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Evanston Insurance Co. v. R & L Development Corporation, LLC

United States District Court, D. South Carolina, Orangeburg Division

December 15, 2014

Evanston Insurance Company, Plaintiff,
v.
R & L Development Corporation, LLC, Claflin University, and General Board of Higher Education and Ministry, Defendants.

ORDER AND OPINION

J. MICHELLE CHILDS, District Judge.

Plaintiff Evanston Insurance Company ("Evanston") filed this declaratory judgment action against Defendants R & L Development Corporation, LLC ("R&L"), Claflin University ("Claflin"), and General Board of Higher Education and Ministry ("GBHEM") seeking a declaration by the court that Evanston does not have an obligation to provide coverage to R&L under commercial general liability insurance ("CGLI") policy number CL100201331 (the "Evanston Policy"), which policy was issued by Evanston to R&L. (ECF No. 1 (referencing ECF No. 1-2).) In an order filed on April 9, 2014 (the "April Order"), the court granted Evanston's Motion for Summary Judgment and declared that (1) Evanston did not have to provide coverage to R&L under the Evanston Policy, and (2) Evanston did not have to indemnify Claflin and GBHEM (together the "University Defendants") for property damage to the James S. Thomas Science Building as contended for in an underlying lawsuit. (ECF No. 48 at 16.)

This matter is before the court by way of University Defendants' Motion to Alter or Amend Judgment (i.e., the April Order) pursuant to Fed.R.Civ.P. 59(e) (the "Rule 59(e) motion"). (ECF No. 50.) Evanston opposes University Defendants' Rule 59(e) motion asserting that it is wholly and utterly without legal merit. (ECF No. 51.) For the reasons stated below, the court DENIES University Defendants' Rule 59(e) motion.

I. RELEVANT BACKGROUND TO PENDING MOTION[1]

On September 21, 2012, Evanston filed a declaratory judgment action in this court seeking a declaration that "it is under no obligation or duty to defend and/or indemnify... R&L... under the Evanston Policy in any manner..., and for an Order that the... [University Defendants] are not entitled to any award, judgment, indemnity or relief from Evanston, ...." (ECF No. 1 at 15-16.) The paramount issue in the matter involved interpreting paragraph I.3 of the Contractor Limitation Endorsement to the Evanston Policy, which provided as follows:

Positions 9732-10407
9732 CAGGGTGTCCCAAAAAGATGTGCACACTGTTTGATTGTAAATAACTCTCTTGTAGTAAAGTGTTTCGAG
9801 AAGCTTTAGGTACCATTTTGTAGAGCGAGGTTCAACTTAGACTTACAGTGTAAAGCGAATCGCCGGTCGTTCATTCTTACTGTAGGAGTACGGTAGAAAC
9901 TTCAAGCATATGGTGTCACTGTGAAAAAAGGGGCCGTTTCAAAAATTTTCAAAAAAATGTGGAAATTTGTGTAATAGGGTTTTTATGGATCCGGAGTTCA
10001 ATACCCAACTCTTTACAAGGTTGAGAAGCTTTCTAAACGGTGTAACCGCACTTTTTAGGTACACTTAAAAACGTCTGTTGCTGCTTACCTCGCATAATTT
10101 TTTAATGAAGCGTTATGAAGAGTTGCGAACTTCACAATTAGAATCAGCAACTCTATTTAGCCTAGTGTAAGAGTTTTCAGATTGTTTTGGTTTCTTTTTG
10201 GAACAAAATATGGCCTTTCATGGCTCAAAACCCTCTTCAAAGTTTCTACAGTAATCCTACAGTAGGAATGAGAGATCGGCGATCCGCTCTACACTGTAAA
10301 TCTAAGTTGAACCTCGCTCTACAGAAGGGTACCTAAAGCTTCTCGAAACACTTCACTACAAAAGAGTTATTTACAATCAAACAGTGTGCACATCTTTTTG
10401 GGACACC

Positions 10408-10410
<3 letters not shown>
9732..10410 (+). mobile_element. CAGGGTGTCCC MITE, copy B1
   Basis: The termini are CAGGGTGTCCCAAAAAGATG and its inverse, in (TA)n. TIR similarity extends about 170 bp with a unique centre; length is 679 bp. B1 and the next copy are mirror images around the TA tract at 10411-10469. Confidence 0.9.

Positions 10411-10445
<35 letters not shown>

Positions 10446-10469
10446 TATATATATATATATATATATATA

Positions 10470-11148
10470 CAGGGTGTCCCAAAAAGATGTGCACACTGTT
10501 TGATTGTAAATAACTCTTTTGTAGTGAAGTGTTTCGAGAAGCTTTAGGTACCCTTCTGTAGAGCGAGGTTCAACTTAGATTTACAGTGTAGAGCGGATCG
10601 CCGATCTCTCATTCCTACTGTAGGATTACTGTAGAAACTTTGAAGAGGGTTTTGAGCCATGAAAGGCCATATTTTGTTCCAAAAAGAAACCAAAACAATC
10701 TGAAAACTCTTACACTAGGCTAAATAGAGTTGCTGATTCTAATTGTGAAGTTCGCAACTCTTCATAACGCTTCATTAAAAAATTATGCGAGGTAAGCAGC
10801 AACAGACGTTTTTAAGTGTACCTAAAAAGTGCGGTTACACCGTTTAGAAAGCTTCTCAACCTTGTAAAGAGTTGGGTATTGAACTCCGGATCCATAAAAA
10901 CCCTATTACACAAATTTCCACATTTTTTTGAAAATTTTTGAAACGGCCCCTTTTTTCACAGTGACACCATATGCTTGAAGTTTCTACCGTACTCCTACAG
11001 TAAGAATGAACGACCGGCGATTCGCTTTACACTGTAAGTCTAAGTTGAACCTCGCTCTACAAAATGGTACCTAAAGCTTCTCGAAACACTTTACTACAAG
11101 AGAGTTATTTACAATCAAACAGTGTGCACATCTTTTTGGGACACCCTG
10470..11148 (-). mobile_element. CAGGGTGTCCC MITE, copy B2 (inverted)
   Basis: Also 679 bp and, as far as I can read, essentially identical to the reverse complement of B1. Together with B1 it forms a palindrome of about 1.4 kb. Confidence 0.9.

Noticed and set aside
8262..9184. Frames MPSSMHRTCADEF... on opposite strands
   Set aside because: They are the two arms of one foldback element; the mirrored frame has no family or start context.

CONTRACTOR LIMITATION ENDORSEMENT

I. The coverage under this policy does not apply to "bodily injury, " "property damage, " or "personal and advertising injury;"
* * *
3. Caused by, arising out of, resulting from, or in any way related to the invasion or existence of water or moisture including but not limited to mold, mildew, rot, or related deterioration of any property.

(ECF No. 1-2 at 19.)

University Defendants and R&L separately answered the Complaint on December 6, 2012. (ECF Nos. 8, 11.) On September 19, 2013, Evanston and University Defendants filed cross motions for summary judgment pursuant to Fed.R.Civ.P. 56 ("Rule 56 motion"). (ECF Nos. 28, 29.) University Defendants filed opposition to Evanston's Rule 56 motion on September 27, 2013, to which Evanston filed opposition to University Defendants' Rule 56 motion on October 7, 2013. (ECF Nos. 32, 35.) University Defendants filed a reply in support of their Rule 56 motion on October 18, 2013. (ECF No. 37.) On January 14, 2014, the court held a hearing on the pending motions. (ECF No. 46.) Thereafter, the court issued the April Order granting Evanston's Rule 56 motion and denying University Defendants' Rule 56 motion. (ECF No. 48.) In the April Order, the court provided the following reasons for finding that Evanston did not have a duty to indemnify University Defendants for the damages suffered:

Upon its review, the court considered the parties' arguments and finds that the plain meaning of the Contractor Limitation Endorsement unambiguously excludes from coverage the property damage at issue in the Underlying Lawsuit. More specifically, the court finds that the plain language of the Contractor Limitation Endorsement excludes all property damage caused by water and only identifies mold, mildew, and rot as examples of the types of property damage that are excluded. In this regard, the court finds that the Evanston Policy is not susceptible to more than one reasonable interpretation. Moreover, this finding is persuasively supported by the reasoning of the Western District of Texas, which court reviewed this specific Contractor Limitation Endorsement and reached a similar conclusion. See Charlton v. Evanston Ins. Co., 502 F.Supp.2d 553, 561 n.4 (W.D. Tex. 2007) (Further, as to Casey's claims regarding water damage, the Court agrees with Evanston that there is no coverage because the Contractor Limitation Endorsement precludes coverage for "property damage"... "caused by the existence of water or moisture."). Based on the foregoing, the court concludes that the Evanston Policy does not cover property damage caused by water at the James S. Thomas Science Building, and declares that Evanston owes no duty to indemnify the Underlying Defendants.

(ECF No. 48 at 15-16.) The court entered Judgment for Evanston on April 9, 2014. (ECF No. 49.)

On April 22, 2014, University Defendants filed the pending Rule 59(e) motion asserting that the South Carolina Supreme Court's decision in Bell v. Progressive Direct Ins. Co., 757 S.E.2d 399 (S.C. 2014), establishes that the court committed "a clear error of law which resulted in manifest injustice" to them. (ECF No. 50.) On May 12, 2014, Evanston filed a memorandum in opposition to the Rule 59(e) motion of University Defendants, to which they filed a reply in support of their motion on May 22, 2014. (ECF Nos. 51, 52.)

II. LEGAL STANDARD AND ANALYSIS

A. Rule 59(e) Motions and the Parties' Arguments